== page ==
“How ought I to live?”

Peter Singer

“How ought I to live?”

Peter Singer


Peter Singer is a renowned Australian philosopher who is currently professor of Bioethics at Princeton University, more information about his life and work can be found here.


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PS I think the ultimate question is ‘how ought I to live?’ It’s a question which encourages us to reflect on the way we’re living, on the goals that we explicitly or implicitly have in our life, and whether those goals stand up to critical thinking. That is the fundamental question we should be asking ourselves.

KP Where ought one to look for some kind of guide for how we ought to live?

PS The philosophical tradition is a place where you would at least start looking for answers, because that’s where the question has been talked about for a long time. I don’t think you should be trying to reinvent the wheel, or start from the beginning again. Make yourself familiar with the philosophers who have addressed the question, and think about that critically. Don’t assume that any particular thinker has the right answer, but reflect on it and see whether it can be improved upon.

KP Do you think it helps to wed yourself to a particular ideology or a faith?

PS No, I think that that is likely to block the kind of critical thought I have in mind, because then you start to be committed to something, and you’re not open to critical reflection on the foundations of your thought. So, I would say try to stay open minded – explore other ideas and faiths, but remain open to the possibility that they could be mistaken.

KP You have arrived at your own perspective through this kind of thinking…

PS I think that’s true. I feel that it [utilitarianism] is something that has stood up to the reflection and examination that I have given it, and I haven’t seen good arguments against it.  It’s always conceivable that I might change my mind, as I have changed my mind about some aspects of it – but the idea that what we ought to be doing is what will bring about the best consequences or do the most good in the world, seems to be something that has stood up to various other objections.

KP Humans are not solely rational creatures, do you think that critical thinking is basically the only place we can derive an answer to that question?

PS Yes, it is really impossible to have a thorough critique of the idea of rationality.  You might say there are times when we ought not to think things through, but to act on our emotions – but if you say that, you’re already reasoning in order to reach that conclusion. You will need to produce arguments about why there are some circumstance in which we ought not to reason, and other circumstances where we ought to reason. So I think reason is still the guide and the judge for us, it is the only way of being consistent.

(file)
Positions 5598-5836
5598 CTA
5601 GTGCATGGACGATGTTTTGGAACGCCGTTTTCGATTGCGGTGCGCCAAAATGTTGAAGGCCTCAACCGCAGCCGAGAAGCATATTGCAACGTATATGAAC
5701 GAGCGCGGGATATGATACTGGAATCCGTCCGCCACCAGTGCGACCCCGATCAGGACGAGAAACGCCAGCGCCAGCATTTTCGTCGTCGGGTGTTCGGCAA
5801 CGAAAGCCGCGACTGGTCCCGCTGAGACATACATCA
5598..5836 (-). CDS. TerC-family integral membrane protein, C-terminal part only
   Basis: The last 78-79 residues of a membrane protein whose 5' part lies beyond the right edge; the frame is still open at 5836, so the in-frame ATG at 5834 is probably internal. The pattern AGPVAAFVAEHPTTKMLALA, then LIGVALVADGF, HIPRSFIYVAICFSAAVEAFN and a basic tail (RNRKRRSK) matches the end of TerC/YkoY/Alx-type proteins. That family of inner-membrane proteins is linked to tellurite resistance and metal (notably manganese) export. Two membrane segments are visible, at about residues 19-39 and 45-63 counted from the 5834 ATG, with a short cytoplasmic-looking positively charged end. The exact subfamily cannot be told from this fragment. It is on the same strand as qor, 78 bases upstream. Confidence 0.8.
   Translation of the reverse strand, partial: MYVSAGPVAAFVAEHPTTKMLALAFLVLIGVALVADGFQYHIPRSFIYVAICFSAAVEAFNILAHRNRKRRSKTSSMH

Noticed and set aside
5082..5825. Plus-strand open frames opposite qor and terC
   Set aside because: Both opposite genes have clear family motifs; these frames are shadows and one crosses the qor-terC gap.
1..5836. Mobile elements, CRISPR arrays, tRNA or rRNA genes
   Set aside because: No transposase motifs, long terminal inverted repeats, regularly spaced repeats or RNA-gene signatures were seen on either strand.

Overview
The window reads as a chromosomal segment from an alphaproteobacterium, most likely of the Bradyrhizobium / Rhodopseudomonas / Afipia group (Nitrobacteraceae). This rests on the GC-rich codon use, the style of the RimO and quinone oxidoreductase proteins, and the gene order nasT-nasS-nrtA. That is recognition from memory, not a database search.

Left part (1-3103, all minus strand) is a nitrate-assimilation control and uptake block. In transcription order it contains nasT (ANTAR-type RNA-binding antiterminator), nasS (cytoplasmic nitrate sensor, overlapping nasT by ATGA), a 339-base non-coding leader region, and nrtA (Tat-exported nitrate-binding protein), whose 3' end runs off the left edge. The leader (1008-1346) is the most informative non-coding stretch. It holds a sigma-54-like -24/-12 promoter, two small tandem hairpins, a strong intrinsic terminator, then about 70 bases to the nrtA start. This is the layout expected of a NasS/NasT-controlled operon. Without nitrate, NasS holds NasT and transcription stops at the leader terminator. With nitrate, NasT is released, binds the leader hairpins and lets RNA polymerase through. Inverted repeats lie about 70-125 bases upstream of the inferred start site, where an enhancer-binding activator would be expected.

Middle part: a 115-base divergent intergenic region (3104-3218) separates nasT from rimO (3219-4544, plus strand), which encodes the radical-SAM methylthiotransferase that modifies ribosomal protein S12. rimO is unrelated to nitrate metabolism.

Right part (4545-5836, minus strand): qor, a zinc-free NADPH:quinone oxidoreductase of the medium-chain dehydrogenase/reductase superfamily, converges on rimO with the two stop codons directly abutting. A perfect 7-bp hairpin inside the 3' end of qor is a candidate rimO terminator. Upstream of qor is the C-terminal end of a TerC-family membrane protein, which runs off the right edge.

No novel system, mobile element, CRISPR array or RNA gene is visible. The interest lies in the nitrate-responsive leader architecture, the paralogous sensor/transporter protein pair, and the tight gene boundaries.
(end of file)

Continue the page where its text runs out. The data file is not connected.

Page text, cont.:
KP How do you respond to that question about how we ought to live?

PS I think we ought to live in such a way as we will make the world a better place. Insofar as it’s within our powers, I think we ought to do the most good we can, in order to make the world the best possible place that we can. I agree we are not saints, we are not completely rational beings and we all want to have lives that are rewarding for ourselves as well, and for that reason we cannot focus our entire lives on how to make the world a better place – that can be too demanding. Though I would add that doing good in the world can be more harmonious with having a rewarding life for ourselves that we would have necessarily expected.

KP What do you mean by doing good – is it simply the greatest good for the greatest number?

PS That maxim is a bit misleading, because it means that you are doing the right thing if you please 51% of the population – and clearly, utilitarians never really meant that. It’s not that you always go for the majority, but I do think that what we ought to be doing is improving the well-being of all of those affected by our actions

KP In evolutionary terms we are essentially driven by survival instinct, why then ought we to bother about people who will not aid our survival, nor indeed the survival of our social group?

PS Because evolution has no moral direction.  It has shaped us, but it is no guide to how we ought to live.

KP Can you suggest some fields (ones that especially concern you), where people might apply this question of how we ought to live to? 

PS I’m especially concerned about global poverty, the suffering of animals, and climate change. I’d like people to make a serious commitment to donating to effective organizations helping the poor (see www.thelifeyoucansave.org), and to go vegan, or vegetarian, or at a minimum boycott animal products from factory farms. As far as climate change is concerned, we can try to reduce our greenhouse gas footprint, but it is perhaps more important to be active citizens and get involved politically on this issue.  


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